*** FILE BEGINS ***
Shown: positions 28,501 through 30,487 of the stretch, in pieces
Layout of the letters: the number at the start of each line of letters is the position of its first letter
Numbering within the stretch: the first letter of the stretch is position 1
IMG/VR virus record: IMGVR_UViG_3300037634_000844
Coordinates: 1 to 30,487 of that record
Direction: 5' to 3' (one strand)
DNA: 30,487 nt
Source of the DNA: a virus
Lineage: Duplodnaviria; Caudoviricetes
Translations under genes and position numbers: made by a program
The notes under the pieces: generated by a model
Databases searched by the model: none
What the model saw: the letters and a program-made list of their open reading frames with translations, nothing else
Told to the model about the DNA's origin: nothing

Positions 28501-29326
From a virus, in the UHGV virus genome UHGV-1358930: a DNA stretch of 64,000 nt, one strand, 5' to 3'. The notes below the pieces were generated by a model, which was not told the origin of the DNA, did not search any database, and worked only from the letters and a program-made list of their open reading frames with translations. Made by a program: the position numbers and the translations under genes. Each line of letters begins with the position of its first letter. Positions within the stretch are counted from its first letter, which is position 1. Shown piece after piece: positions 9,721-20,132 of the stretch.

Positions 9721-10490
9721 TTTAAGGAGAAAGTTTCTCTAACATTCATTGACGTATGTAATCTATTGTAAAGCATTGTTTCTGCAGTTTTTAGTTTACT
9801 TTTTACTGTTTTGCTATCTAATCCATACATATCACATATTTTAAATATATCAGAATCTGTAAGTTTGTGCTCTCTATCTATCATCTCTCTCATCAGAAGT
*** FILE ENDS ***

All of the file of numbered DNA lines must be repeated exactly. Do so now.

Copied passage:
Shown: positions 28,501 through 30,487 of the stretch, in pieces
Layout of the letters: the number at the start of each line of letters is the position of its first letter
Numbering within the stretch: the first letter of the stretch is position 1
IMG/VR virus record: IMGVR_UViG_3300037634_000844
Coordinates: 1 to 30,487 of that record
Direction: 5' to 3' (one strand)
DNA: 30,487 nt
Source of the DNA: a virus
Lineage: Duplodnaviria; Caudoviricetes
Translations under genes and position numbers: made by a program
The notes under the pieces: generated by a model
Databases searched by the model: none
What the model saw: the letters and a program-made list of their open reading frames with translations, nothing else
Told to the model about the DNA's origin: nothing

Positions 28501-29326
From a virus, in the UHGV virus genome UHGV-1358930: a DNA stretch of 64,000 nt, one strand, 5' to 3'. The notes below the pieces were generated by a model, which was not told the origin of the DNA, did not search any database, and worked only from the letters and a program-made list of their open reading frames with translations. Made by a program: the position numbers and the translations under genes. Each line of letters begins with the position of its first letter. Positions within the stretch are counted from its first letter, which is position 1. Shown piece after piece: positions 9,721-20,132 of the stretch.

Positions 9721-10490
9721 TTTAAGGAGAAAGTTTCTCTAACATTCATTGACGTATGTAATCTATTGTAAAGCATTGTTTCTGCAGTTTTTAGTTTACT
9801 TTTTACTGTTTTGCTATCTAATCCATACATATCACATATTTTAAATATATCAGAATCTGTAAGTTTGTGCTCTCTATCTATCATCTCTCTCATCAGAAGT